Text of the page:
Coronavirus – Credit CDC PHIL
More than three years after MERS first appeared in Saudi Arabia the virus continues to crop up in the community, and quite often, spreads quickly through hospitals. As mentioned many times before, our understanding of how this virus circulates in the community is far from complete.
In recent months we’ve seen the World Health Organization take a sterner tone when it comes to the lack of progress in containing this virus, releasing an assessment last May (see WHO EMRO: Scientific Meeting Reviews MERS Progress & Knowledge Gaps) calling for more coordinated research.
The 10th Meeting Of the IHR Emergency Committee On MERS, which convened in early September, released an unusually blunt assessment, stating:
The Committee further noted that its advice has not been completely followed. Asymptomatic cases that have tested positive for the virus are not always being reported as required.
Timely sharing of detailed information of public health importance, including from research studies conducted in the affected countries, and virological surveillance, remains limited and has fallen short of expectations.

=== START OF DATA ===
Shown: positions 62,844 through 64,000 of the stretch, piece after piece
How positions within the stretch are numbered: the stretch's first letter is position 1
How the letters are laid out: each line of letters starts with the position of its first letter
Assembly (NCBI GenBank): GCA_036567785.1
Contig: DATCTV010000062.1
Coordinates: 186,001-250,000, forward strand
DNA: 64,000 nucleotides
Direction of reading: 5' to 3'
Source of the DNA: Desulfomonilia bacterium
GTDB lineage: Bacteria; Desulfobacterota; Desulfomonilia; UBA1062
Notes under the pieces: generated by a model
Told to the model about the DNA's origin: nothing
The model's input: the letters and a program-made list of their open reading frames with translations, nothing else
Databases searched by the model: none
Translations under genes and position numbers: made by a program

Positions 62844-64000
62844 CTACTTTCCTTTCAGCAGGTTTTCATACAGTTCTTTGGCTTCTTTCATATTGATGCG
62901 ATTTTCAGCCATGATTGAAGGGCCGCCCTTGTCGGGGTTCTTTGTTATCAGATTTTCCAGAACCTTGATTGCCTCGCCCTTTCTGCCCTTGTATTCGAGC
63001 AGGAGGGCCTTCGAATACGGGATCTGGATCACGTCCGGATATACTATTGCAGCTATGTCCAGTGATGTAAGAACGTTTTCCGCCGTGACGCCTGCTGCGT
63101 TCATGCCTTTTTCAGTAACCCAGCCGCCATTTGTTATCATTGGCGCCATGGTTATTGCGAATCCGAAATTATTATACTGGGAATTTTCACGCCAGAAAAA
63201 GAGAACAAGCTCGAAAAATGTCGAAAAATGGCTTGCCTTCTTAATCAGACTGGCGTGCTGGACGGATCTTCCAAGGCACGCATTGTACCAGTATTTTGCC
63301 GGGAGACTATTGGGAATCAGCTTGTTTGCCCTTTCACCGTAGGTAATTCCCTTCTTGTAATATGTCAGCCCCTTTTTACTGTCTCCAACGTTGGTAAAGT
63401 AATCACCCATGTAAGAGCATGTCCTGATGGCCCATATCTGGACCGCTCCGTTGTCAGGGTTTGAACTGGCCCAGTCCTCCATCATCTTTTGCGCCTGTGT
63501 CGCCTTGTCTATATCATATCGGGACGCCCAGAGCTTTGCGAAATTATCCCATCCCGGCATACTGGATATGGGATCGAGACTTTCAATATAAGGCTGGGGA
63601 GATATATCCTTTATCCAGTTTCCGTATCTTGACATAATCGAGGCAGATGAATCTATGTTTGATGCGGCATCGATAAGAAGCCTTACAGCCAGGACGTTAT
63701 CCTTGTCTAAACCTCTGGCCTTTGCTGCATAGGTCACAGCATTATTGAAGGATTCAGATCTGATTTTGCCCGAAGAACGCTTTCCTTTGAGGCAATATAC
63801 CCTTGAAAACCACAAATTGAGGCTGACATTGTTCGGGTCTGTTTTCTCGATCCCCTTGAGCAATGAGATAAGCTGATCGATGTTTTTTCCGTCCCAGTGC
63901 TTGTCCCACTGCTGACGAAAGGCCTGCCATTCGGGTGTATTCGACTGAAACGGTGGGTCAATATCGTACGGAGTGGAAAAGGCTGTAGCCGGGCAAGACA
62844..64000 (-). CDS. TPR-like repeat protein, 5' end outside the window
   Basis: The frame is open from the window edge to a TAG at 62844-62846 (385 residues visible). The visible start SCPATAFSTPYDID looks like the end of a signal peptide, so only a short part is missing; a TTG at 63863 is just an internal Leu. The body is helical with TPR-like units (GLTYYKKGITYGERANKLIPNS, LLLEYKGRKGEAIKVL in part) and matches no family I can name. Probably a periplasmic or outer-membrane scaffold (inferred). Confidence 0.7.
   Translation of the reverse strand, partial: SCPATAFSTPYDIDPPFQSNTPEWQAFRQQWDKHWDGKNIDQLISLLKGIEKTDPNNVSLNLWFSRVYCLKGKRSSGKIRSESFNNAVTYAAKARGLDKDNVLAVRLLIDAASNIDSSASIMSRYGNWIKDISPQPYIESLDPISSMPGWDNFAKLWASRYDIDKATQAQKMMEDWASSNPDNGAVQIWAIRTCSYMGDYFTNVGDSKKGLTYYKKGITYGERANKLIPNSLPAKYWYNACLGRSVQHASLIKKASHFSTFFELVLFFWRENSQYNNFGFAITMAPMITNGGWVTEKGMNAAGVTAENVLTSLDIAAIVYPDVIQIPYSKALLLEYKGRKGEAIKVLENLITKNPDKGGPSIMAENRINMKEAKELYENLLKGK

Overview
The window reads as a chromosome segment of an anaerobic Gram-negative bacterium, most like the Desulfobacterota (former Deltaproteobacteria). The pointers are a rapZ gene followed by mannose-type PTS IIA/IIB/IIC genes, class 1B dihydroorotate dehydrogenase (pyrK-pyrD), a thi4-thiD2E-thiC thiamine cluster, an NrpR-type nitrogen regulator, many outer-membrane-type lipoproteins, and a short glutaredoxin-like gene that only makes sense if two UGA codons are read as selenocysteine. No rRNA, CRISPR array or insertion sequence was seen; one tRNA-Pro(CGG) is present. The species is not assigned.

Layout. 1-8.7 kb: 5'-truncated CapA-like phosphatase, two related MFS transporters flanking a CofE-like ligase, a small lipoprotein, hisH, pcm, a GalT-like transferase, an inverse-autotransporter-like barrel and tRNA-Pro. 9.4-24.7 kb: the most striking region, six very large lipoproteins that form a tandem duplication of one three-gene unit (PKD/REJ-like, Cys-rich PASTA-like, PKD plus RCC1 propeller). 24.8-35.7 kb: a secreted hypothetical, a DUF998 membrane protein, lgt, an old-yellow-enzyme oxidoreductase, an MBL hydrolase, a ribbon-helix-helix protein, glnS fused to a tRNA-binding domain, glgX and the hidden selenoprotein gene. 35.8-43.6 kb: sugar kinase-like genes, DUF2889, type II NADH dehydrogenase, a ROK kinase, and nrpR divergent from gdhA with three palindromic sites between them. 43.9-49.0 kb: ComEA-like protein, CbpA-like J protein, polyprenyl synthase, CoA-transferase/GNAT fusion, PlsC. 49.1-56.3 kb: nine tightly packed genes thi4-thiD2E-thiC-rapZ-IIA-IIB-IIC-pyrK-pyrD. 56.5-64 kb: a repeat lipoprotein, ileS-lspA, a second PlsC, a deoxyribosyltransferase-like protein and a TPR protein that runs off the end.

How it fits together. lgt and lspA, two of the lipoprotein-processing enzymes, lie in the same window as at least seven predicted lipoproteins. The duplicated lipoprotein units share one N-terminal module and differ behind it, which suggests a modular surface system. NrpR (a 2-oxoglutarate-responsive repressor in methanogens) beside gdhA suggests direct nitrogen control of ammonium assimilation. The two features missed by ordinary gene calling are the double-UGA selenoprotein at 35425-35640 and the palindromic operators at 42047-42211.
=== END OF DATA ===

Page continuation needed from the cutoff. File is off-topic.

Inadequate progress has been made, for example, in understanding how the virus is transmitted from animals to people, and between people, in a variety of settings. The Committee was disappointed at the lack of information from the animal sector.
Today, Reuters is reporting that Margaret Chan – Director General of the World Health Organization – has made some choice remarks regarding the progress (or lack, thereof) against the MERS virus.
While the headline and lede focus on readying a vaccine, the rest of the story centers on the `gaps in the science’, and the failures of infection control in hospitals.
GENEVA, Oct 20 (Reuters) - The United States and Saudi Arabia are discussing the possibility of readying a vaccine for Middle East Respiratory Syndrome (MERS) before the next outbreak of the disease, the head of the World Health Organization (WHO) said on Tuesday.
Margaret Chan said there were many gaps in the science of MERS and so far the world had taken only "baby steps" in tackling the virus.
She said cases in Saudi Arabia and South Korea showed that infection control in hospitals was not good enough, one of many examples where countries were failing to meet their obligations to protect public health. (Reporting by Tom Miles; Editing by Janet Lawrence)